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    I was recently diagnosed with clinical depression… needless to say, I’ve been sort of a wreck lately. Around the time I was diagnosed (right before I decided to go into therapy) I cried at work a lot! My co-workers were good about it though, and took me out for a drink one day. Luckily people have been supportive.

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    how to cry at work…do it in the bathroom. i hate crying in front of people in general but at work is a huge no-no. there have been a few jobs that have brought me to tears in terms of stress, but i’ve always just tried to make it to the bathroom or at least everyone’s sight before i unleashed the tears.

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    My “unsanctioned” crying is when I get extremely angry or frustrated – voice cracks, tears fall, the whole nine yards. I work in a predominantly male industry and if an emotion is expressed it’s not uncommon for peers to tell anyone to not be such a girl or to man up.

    If it does happen, I say “dammit, I always cry when I get this angry/frustrated” and that seems to buy me enough room to be human without having that humanity perceived as a professional weakness.

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    Maybe you guys can offer me some advice then: what in the world do I do with crying coworkers/acquaintances? I can usually handle it if they’re close friends/family, but if they’re people I don’t know really well, it freaks me out a lot. Maybe it’s because I cry about once every few years, so I always figure it has to be because of something REALLY serious, but I have no idea how to deal with crying adults.

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    Last semester, I was having a conference with one of my favorite professors in which she was giving me constructive criticism on my major paper. I had fucked up the computer and couldn’t print out another draft like I was supposed to, I had missed the bus and ran the way there, and deep down I knew the paper wasn’t as good as I wanted it to be.
    The paper was about the gay marriage bill in NY, and I had included some of my own gay stuff as a way to keep it personal and interesting, but it came off as me hiding my sexuality and she kept saying “I feel like you’re afraid to talk about yourself” and then I just started crying and I couldn’t pull it together. So we just continued the conference while I scrubbed at my eyes and tried to surreptitiously wipe my running nose with my sleeve. Not my brightest moment.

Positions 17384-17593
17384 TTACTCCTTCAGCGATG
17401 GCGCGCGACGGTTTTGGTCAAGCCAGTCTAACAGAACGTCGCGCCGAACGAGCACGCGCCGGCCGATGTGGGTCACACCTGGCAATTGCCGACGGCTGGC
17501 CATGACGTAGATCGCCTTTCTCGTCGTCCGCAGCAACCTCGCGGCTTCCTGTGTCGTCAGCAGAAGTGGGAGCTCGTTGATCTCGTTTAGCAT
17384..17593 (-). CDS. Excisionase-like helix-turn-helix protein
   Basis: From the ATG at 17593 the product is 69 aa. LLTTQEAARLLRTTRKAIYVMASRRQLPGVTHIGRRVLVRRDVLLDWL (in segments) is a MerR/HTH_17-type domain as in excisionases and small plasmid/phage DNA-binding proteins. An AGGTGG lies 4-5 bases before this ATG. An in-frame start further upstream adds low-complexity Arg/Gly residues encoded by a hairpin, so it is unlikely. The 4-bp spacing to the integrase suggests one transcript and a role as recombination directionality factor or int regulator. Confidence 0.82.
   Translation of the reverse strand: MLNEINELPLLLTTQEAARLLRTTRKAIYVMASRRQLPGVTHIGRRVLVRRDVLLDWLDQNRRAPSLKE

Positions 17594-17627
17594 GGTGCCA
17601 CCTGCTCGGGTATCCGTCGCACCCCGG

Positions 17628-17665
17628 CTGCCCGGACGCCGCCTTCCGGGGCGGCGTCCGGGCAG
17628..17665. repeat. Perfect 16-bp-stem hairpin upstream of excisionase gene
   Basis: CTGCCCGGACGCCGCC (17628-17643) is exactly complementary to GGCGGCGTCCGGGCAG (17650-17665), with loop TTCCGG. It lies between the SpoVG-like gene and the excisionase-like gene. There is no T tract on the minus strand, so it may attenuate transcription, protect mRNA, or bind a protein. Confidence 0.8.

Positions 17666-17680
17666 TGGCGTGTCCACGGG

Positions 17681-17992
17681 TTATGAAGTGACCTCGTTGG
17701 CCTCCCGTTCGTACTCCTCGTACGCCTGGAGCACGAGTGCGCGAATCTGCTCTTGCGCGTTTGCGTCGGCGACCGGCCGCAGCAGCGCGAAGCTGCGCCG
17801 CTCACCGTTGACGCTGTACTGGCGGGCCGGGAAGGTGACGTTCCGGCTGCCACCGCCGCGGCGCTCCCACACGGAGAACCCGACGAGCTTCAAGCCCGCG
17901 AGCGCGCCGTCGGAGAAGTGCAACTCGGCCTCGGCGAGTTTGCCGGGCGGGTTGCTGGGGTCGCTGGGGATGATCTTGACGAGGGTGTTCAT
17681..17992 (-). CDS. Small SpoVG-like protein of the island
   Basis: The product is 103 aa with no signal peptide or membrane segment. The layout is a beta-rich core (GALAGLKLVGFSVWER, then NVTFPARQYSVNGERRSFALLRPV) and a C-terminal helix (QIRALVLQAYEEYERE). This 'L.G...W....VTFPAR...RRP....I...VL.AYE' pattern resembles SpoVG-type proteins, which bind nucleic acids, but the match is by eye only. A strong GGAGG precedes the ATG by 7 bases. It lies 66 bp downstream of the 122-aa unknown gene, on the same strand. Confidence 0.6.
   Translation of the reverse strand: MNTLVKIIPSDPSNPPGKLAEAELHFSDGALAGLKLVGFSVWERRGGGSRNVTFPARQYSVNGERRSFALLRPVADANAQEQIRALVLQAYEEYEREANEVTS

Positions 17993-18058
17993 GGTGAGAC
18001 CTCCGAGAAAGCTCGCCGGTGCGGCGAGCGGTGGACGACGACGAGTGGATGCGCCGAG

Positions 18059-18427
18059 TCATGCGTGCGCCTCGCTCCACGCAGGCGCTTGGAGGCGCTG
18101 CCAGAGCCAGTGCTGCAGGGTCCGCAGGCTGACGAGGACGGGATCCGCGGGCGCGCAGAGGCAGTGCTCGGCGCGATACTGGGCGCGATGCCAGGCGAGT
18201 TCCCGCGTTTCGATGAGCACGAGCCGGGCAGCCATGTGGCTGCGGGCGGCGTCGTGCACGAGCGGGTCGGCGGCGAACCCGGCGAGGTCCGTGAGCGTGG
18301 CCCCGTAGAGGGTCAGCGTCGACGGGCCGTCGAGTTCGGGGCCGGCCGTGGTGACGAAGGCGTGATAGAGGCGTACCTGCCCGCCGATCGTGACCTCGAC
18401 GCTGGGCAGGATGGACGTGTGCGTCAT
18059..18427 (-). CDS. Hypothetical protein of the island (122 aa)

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    I have 40 hours to write a 5,000 word conclusion for my thesis, plus magically turn what is essentially a first draft into a shiny piece of brilliance… I’ve just printed this off, crossed out ‘work’, written ‘Uni’ next to it and attached it to the wall above my desk. I have no time to cry so could definitely use the advice on how not to ;)

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    I cry so freaking much! and people always say they’re surprised at how emotional I am because I’m a lesbian and am supposed to be all tough and what not.. and then I get emotional about that :’(

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    I am, generally speaking, not a crier at all (even as a little kid). But accepting criticism is really hard for me, and I tend to choke up and tear up. Luckily, my boss now knows this, and she has allowed as how we can have ongoing conversations about the stuff I’m working on via email! This means I can choke up at my desk all by my little lonesome, and not sitting in her office.

    On the other hand, my wife is a crier. When she gets stressed or overwhelmed, there’s really nothing for it but to let her cry it out, and then she’ll feel tons better. We’ve learned, over the years, that there’s not much point in trying to problem-solve until she’s actually done crying. However, sometimes she needs to be made to sit down and lean on me and cry. She tries to hold it in, and it doesn’t work and just makes her a miserable human thing.

    Feelings…

  21. Thumb up 0

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    It’s a three step process for me:

    1. Cry about all the feelings. (This step is vastly improved when you have a friend rubbing your back while you cry.)
    2. Get bitter and sarcastic and rant a lot about all the feelings. (This step is vastly improved when back-rub friend can’t stop laughing and tells you to turn your rant into a stand-up bit.)
    3. Get in the car with laughing back-rub friend, turn on the radio, and sing every song at the top of your lungs, replacing all actual lyrics with the word “FEELINGS” repeated over and over. (This step is already the pinnacle and cannot be improved upon.)

    (3a. Agree with laughing back-rub friend that in Season 1 of “The L Word”, when Shane says to Lacey, “Honey, you have a lot of feelings”, she was actually talking to you.)

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    Hi everybody, my name is ephemeradical and I’m a crier…

    Getting out usually works for me. The only trouble is when it’s not just a strong emotional reaction to something, but I’m generally feeling down as well: then I get upset about the fact that I’m crying, and just cry a whole lot more! Vicious-cycle style.